Tribe's physical edge will make things difficult for Kilkenny
Cats are in better shape for today's final but so are Galway
With the Leinster round robin starting and finishing a week earlier, Kilkenny and Galway have had more time than their Munster counterparts - three weeks rather than two - to draw breath after the hectic nature and intensity of the group phase. When the longer gaps between games existed under the old system, no-one managed them better than Kilkenny.
Their formula of playing a round of county championship games on the weekend after the Leinster or All-Ireland semi-finals clearly worked for both the clubs and Brian Cody, and the management always allowed the players the leeway to let off a bit of steam afterwards.
It was down to business after that with three or four hard weeks' preparation for the next match. The benefits were twofold. Firstly, Cody made it his business to get to most, if not all, of the matches involving his panel. That gave anyone trying to break into the team, or even the match-day 24, the chance to catch his eye by performing for the club in a competitive environment. Holding your own on TJ Reid or getting a few scores off Jackie Tyrrell or Brian Hogan in the club championship wouldn't do your chances any harm.
Secondly, the team was picked on form and especially how you performed in those training matches in Nowlan Park. For anyone coming back from injury, or the younger players on the panel, that was your window of opportunity, and the intensity of those games was at least equal to anything they were likely to meet in the championship.
That's why I'm not convinced either Cody or Kilkenny are fans of the new system. There's no room for club games, which removes one avenue into the team or the squad. But with the emphasis on recovery given the games are so close, there's simply no scope to play those all-out training matches.
Not only does that make it harder to assess who might be finding or losing form, but it also makes it doubly difficult for anyone on the injury list to play themselves back into the team. Necessity meant that Richie Hogan and Colin Fennelly were both parachuted back into the first 15 for the Wexford match, but they were clearly off the pace. It nearly backfired, because they were both gone by half-time having made no impact.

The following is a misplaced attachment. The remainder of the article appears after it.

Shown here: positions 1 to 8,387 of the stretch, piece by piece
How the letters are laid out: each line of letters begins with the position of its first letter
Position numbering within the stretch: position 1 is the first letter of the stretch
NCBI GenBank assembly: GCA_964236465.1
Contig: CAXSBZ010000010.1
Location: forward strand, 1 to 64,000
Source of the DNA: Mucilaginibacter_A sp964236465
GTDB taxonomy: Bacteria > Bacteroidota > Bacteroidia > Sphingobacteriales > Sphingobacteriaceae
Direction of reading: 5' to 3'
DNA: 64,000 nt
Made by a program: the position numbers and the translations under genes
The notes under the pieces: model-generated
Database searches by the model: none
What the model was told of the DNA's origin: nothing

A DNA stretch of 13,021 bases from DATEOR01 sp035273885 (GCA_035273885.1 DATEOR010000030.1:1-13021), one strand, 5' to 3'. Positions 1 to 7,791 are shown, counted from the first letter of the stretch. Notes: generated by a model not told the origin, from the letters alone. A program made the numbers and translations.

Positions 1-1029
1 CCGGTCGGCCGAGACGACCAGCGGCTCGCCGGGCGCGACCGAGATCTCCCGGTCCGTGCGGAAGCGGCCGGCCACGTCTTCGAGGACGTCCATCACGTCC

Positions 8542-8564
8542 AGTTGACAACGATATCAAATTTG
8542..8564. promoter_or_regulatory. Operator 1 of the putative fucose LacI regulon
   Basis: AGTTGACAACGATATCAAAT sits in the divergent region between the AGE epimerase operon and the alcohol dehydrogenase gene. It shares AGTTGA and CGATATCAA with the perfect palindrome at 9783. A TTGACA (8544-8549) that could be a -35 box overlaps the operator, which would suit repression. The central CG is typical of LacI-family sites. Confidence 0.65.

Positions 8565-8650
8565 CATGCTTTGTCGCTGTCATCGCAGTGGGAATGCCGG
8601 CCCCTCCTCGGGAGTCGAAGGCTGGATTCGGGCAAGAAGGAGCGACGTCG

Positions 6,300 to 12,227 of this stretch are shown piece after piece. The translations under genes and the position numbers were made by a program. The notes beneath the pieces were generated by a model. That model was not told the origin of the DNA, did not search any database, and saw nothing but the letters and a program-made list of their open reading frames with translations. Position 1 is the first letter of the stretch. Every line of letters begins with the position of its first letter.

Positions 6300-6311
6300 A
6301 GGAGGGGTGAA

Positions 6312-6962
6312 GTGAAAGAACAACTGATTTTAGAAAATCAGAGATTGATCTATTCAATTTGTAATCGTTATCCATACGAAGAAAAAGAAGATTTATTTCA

That's why the three weeks have been so important for Kilkenny. Right now, TJ Reid and Walter Walsh are the only two certainties in the Kilkenny forward line. Ideally, if Hogan and Fennelly could get back to the levels they've played at in recent years, it would leave only two spots to be filled and a lot less inexperience on the field. The downside, however, is that when Cody looks to his bench, is there anybody there with the potential to change the course of the match as, for example, Hogan did to devastating effect when he came on in the second half of the 2015 Leinster final?
The answer is no, at least not yet. I'm not privy to what form, if any, that duo have shown in training over the last three weeks, but by opting to keep them in reserve, Kilkenny have a pair of experienced impact subs to call on.
Obviously Ger Aylward has shown some of the form he had in that All Star season in 2015, as has Billy Ryan, the bolter who Cody hands a championship debut to. Aylward will bring added strength and physicality, a nod to how they were dominated in Salthill, but don't doubt for a second the thought the Kilkenny management will have put into picking this team.
They have match-ups they ideally want to get and tactics they'll want to employ. When or if the game opens up in the second half, Cody now has a plethora of options on the bench: Hogan, Fennelly, Liam Blanchfield, John Donnelly and the pacy Luke Kirwan. It mightn't be quite the finished article just yet, but it's certainly a different unit to the one that was eaten alive in Salthill by the most physical team in the country
Galway's power, especially up the middle of their defence, means Kilkenny have to find a way to play around them. There was a time when they had the players to compete irrespective of the type of ball that was coming in. Those players aren't there anymore, so Kilkenny have to be more judicious about how they go about breaking Galway down.
We saw evidence of that during the league, but Micheál Donoghue's side applied so much pressure out the field in Salthill that they forced Kilkenny into the route-one tactics that will have zero chance of success today against Dáithí Burke, Gearóid McInerney and co. That's partly why Kilkenny failed to score a point from play in that second half, because the game was very much being played on Galway's terms
Kilkenny should be better prepared this time round. Croke Park will suit their younger players far more than the tighter confines of Salthill and they can take a lot of confidence from how they finally overhauled Wexford.
When it comes down to it, though, Galway haven't really had to stretch themselves yet in this year's championship, and they can win today without being at their best. They're in great shape, have a settled team along with the strength in depth, especially up front, that was once the hallmark of today's opponents. They'll win.
The margin, however, isn't likely to be as large as it was six weeks ago and they won't have it all their own way. Cody has been to 17 Leinster finals as a manager, and only ever lost once. The thought of a team from outside the province winning the Leinster Championship doesn't sit well in Kilkenny. I'd also imagine that the images of the late hits Burke and McInerney put in that pancaked Luke Scanlon and Walter Walsh respectively in Salthill have got an airing in the last three weeks.
That won't leave them short of motivation and they will take the fight to Galway. It won't be enough though.
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